EconPapers    
Economics at your fingertips  
 

Climate policy and power producers: the distribution of pain and gain

Baran Doda and Samuel Fankhauser

LSE Research Online Documents on Economics from London School of Economics and Political Science, LSE Library

Abstract: Climate policies do not affect all power producers equally. In this paper, we evaluate the supply-side distributional consequences of emissions reduction policies using a simple and novel partial equilibrium model where production takes place in technology-specific sites. In a quantitative application hydro, wind and solar firms generate power combining capital and sites which differ in productivity. In contrast, the productivity levels of coal, gas and nuclear technologies are constant across sites. We parameterise the model to analyse the effects of stylised tax and subsidy schemes. Carbon pricing outperforms all other instruments and, crucially, leads to more equitable outcomes on the supply side. Technology-specific and uniform subsidies to carbon-free producers result in a greater welfare cost and their supply- side distributional impacts depend on how they are financed. Power consumption taxes have exceptionally high welfare costs and should not be the instrument of choice to reduce emissions or to finance subsidies aiming to reduce emissions.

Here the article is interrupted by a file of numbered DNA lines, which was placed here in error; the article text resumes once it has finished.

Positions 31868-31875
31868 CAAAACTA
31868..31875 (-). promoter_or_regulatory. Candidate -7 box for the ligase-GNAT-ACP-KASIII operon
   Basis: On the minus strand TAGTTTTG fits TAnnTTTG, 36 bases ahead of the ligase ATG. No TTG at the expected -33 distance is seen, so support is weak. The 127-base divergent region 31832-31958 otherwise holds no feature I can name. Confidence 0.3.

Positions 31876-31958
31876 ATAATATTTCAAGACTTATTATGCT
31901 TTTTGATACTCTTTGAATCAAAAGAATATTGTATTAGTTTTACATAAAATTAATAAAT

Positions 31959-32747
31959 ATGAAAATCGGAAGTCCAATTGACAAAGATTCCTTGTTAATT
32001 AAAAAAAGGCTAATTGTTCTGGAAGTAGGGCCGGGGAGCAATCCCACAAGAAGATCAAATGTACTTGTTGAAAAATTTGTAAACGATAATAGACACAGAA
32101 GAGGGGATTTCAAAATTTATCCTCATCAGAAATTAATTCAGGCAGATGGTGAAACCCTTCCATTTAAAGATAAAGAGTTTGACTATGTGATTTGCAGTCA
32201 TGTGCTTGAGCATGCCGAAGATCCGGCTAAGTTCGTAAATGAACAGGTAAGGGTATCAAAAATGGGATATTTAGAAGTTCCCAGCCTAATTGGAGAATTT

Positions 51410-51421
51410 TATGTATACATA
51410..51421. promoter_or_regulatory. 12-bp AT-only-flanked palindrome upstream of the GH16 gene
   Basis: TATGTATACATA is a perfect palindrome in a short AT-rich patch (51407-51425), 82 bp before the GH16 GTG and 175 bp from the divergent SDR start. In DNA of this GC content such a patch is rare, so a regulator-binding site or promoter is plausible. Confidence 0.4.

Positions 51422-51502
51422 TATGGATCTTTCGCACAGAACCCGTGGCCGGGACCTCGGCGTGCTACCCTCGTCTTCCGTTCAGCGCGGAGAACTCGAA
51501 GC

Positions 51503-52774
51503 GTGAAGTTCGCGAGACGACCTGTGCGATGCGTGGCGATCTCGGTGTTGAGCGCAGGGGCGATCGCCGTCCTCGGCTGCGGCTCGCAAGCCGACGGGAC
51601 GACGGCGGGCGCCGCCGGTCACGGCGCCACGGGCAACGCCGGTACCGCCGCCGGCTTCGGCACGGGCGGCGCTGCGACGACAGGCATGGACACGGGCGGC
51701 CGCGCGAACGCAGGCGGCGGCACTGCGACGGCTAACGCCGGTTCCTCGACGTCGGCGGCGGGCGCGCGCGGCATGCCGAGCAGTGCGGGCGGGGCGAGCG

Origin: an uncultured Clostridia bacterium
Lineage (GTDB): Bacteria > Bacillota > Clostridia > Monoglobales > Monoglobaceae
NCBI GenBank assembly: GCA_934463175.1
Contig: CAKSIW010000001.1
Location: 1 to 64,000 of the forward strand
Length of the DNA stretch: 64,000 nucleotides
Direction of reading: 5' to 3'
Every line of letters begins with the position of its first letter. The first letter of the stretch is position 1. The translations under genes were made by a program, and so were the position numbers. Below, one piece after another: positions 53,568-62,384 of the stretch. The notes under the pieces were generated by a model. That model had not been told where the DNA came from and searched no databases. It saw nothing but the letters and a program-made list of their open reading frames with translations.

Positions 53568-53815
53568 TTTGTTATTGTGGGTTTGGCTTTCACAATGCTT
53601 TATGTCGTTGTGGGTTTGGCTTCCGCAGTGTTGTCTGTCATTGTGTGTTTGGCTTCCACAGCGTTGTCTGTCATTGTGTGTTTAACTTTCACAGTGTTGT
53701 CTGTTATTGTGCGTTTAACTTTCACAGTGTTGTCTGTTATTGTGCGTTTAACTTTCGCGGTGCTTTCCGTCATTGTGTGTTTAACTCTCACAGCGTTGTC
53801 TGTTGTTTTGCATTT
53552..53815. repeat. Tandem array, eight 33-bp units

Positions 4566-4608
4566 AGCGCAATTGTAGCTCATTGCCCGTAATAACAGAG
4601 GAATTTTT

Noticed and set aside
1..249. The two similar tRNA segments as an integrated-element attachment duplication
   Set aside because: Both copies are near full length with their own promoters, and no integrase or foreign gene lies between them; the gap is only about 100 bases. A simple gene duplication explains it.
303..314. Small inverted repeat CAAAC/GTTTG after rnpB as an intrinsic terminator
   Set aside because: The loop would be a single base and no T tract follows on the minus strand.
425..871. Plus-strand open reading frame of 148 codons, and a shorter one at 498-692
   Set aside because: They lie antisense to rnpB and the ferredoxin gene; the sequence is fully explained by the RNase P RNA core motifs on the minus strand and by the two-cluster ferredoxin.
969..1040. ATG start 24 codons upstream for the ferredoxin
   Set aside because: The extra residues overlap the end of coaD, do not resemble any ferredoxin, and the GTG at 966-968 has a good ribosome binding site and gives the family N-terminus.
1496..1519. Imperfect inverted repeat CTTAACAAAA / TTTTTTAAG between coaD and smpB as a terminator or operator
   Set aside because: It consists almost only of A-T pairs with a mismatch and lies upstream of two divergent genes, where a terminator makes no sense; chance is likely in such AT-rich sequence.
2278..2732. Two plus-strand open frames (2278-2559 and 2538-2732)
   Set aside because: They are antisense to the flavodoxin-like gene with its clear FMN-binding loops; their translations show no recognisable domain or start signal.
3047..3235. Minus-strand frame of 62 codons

Keywords: carbon pricing; renewable subsidies; supply-side distributional implications; climate policy; ES/R009708/1) (search for similar items in EconPapers)
JEL-codes: Q41 Q48 H23 (search for similar items in EconPapers)
Pages: 10 pages
Date: 2020-03-01
New Economics Papers: this item is included in nep-ene, nep-env and nep-reg
References: View references in EconPapers View complete reference list from CitEc
Citations: Track citations by RSS feed

Published in Energy Policy, 1, March, 2020, 138. ISSN: 0301-4215

Downloads: (external link)
http://eprints.lse.ac.uk/102960/ Open access version. (application/pdf)

Related works:
This item may be available elsewhere in EconPapers: Search for items with the same title.

Export reference: BibTeX RIS (EndNote, ProCite, RefMan) HTML/Text

Persistent link: https://EconPapers.repec.org/RePEc:ehl:lserod:102960

Access Statistics for this paper

More papers in LSE Research Online Documents on Economics from London School of Economics and Political Science, LSE Library LSE Library Portugal Street London, WC2A 2HD, U.K.. Contact information at EDIRC.
Bibliographic data for series maintained by LSERO Manager ().

 
Page updated 2021-01-17
Handle: RePEc:ehl:lserod:102960